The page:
Molecule regrowing damaged cartilage, a new hope for arthritis cure
London: In a new study, scientists have discovered a molecule that can “regrow” damaged cartilage, which has offered hope to millions of people crippled by arthritis.
The finding could be the breakthrough experts need to create a drug capable of halting and then reversing the degenerative joint disease.
Osteoarthritis, the most common form of the condition, blights the lives of 8.5 million people in Britain. It is caused by wear and tear of joints where the cartilage that cushions movement is eaten away.
Bones then come into contact with each other and the friction makes joints swollen and extremely painful, leaving many sufferers in agony.
Current treatments can only relieve the painful symptoms of the disease. One drug was recently approved for use in Britain, which can dramatically slow its progress but it is still incurable and often leads to costly knee replacements.
Now researchers at the Scripps Institute in California and the Genomics Institute of the Novartis Research Foundation in San Diego have found a molecule called kartogenin, which spurs cartilage regeneration in mice.
According to the researchers, their findings suggest that the molecule could be the basis of a new drug-based therapy for osteoarthritis.
Although more research is needed, it is likely it would be administered by an injection straight to the damaged area.
Kristen Johnson and colleagues discovered that kartogenin works by coaxing stem cells to change into cartilage cells.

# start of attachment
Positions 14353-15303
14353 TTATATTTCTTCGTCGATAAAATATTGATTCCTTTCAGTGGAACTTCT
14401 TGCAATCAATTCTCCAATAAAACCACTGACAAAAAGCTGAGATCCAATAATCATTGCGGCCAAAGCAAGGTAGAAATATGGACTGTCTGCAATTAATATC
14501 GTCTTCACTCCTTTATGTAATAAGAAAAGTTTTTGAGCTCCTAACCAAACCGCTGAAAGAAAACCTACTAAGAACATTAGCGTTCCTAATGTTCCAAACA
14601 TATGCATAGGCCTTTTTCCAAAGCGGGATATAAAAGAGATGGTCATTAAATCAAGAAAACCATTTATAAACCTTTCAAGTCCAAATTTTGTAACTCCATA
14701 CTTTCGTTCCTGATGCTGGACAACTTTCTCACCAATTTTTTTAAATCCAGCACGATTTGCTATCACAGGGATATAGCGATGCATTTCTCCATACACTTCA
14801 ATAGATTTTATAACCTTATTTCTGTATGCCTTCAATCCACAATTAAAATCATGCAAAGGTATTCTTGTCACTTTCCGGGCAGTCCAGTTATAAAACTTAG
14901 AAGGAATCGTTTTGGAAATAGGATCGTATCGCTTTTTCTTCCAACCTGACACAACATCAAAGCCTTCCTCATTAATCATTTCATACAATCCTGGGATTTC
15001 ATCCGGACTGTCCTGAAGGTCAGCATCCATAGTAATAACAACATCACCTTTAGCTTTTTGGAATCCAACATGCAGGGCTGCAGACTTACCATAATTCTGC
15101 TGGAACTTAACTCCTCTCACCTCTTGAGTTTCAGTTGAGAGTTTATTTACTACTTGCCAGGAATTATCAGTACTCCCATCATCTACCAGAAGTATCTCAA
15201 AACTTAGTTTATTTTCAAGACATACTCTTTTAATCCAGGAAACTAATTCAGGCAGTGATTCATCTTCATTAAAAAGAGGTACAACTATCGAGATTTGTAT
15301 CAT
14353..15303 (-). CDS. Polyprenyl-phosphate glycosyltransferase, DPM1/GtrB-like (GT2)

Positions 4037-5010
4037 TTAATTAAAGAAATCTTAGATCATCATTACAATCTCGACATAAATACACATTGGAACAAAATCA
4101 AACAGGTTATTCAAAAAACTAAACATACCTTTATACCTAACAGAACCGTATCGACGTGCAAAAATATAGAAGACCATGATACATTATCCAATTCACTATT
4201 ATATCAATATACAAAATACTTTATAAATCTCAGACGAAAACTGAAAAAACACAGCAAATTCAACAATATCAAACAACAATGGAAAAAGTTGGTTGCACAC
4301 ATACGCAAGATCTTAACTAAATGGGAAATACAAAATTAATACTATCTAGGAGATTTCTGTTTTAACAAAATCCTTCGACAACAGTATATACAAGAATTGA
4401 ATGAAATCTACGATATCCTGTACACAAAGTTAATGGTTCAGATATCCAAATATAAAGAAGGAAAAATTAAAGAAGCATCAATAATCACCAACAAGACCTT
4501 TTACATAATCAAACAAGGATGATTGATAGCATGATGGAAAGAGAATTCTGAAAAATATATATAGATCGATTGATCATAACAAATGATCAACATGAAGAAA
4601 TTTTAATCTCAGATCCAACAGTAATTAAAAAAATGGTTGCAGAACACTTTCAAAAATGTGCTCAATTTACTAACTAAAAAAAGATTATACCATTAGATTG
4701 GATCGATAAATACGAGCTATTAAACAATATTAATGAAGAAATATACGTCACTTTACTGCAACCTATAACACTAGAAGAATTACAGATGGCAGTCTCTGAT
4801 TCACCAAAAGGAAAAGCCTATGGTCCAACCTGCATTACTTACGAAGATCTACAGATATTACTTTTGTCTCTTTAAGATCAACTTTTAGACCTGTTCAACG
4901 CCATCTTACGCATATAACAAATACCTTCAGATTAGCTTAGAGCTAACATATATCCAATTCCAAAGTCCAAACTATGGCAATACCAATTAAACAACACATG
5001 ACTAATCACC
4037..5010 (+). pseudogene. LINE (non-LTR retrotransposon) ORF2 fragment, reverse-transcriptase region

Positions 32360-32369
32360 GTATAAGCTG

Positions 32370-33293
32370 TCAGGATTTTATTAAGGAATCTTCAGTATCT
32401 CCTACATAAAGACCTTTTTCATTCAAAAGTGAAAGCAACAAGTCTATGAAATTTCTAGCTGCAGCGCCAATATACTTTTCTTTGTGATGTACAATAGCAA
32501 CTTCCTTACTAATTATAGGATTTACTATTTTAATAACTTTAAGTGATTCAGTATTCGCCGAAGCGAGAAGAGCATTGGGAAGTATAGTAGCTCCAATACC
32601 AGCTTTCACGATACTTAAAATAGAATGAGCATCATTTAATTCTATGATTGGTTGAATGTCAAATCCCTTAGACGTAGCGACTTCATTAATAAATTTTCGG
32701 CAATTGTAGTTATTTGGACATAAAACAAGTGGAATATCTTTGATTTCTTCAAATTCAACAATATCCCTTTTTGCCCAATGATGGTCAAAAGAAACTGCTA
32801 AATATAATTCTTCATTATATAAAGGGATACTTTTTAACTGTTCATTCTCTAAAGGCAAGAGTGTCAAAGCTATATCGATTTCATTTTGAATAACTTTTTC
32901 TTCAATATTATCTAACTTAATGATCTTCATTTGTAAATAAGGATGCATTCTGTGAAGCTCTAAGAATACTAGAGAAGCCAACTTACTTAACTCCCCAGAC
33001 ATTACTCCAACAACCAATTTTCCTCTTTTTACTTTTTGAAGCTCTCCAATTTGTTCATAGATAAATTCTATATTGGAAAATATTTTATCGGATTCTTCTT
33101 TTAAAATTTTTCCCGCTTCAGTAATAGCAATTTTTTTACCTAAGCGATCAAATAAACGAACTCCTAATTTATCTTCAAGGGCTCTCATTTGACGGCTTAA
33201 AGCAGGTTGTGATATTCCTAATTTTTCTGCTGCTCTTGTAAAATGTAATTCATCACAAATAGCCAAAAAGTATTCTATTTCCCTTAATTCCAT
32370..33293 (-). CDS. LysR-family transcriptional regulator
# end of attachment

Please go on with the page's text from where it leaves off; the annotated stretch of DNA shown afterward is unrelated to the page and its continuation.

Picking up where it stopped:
When administered to mice with osteoarthritis-like symptoms, kartogenin triggered cartilage development.
The molecule works by disrupting the interaction between two proteins, taking control of a family of proteins that play a key role in musculoskeletal development.
“This may ultimately lead to a stem-cell based therapy for osteoarthritis,” the Daily Express quoted the authors of the study as saying.
At present many sufferers have to rely on anti-inflammatory painkillers, though these can damage the stomach when used long-term. In severe cases, joints are replaced. The NHS carries out more than 140,000 hip and knee replacements each year at a cost of more than 1 billion pounds.
Some patients have to undergo two operations because artificial hips or knees can wear out after 15 years. A new drug treatment for osteoarthritis would therefore save the NHS a fortune.
“We`ve known for some time that adult stem cells have the potential to develop into cartilage cells and this research supports this idea. The real challenge now is to turn these initial findings into treatment for patients,” Alan Silman, medical director of Arthritis Research UK, said.
“Researchers at Arthritis Research UK`s tissue engineering centre are exploring how adult stem cells can be used to develop an injectable treatment to reduce the pain and disability caused by osteoarthritis,” Silman added.
The study has been published online in the journal Science.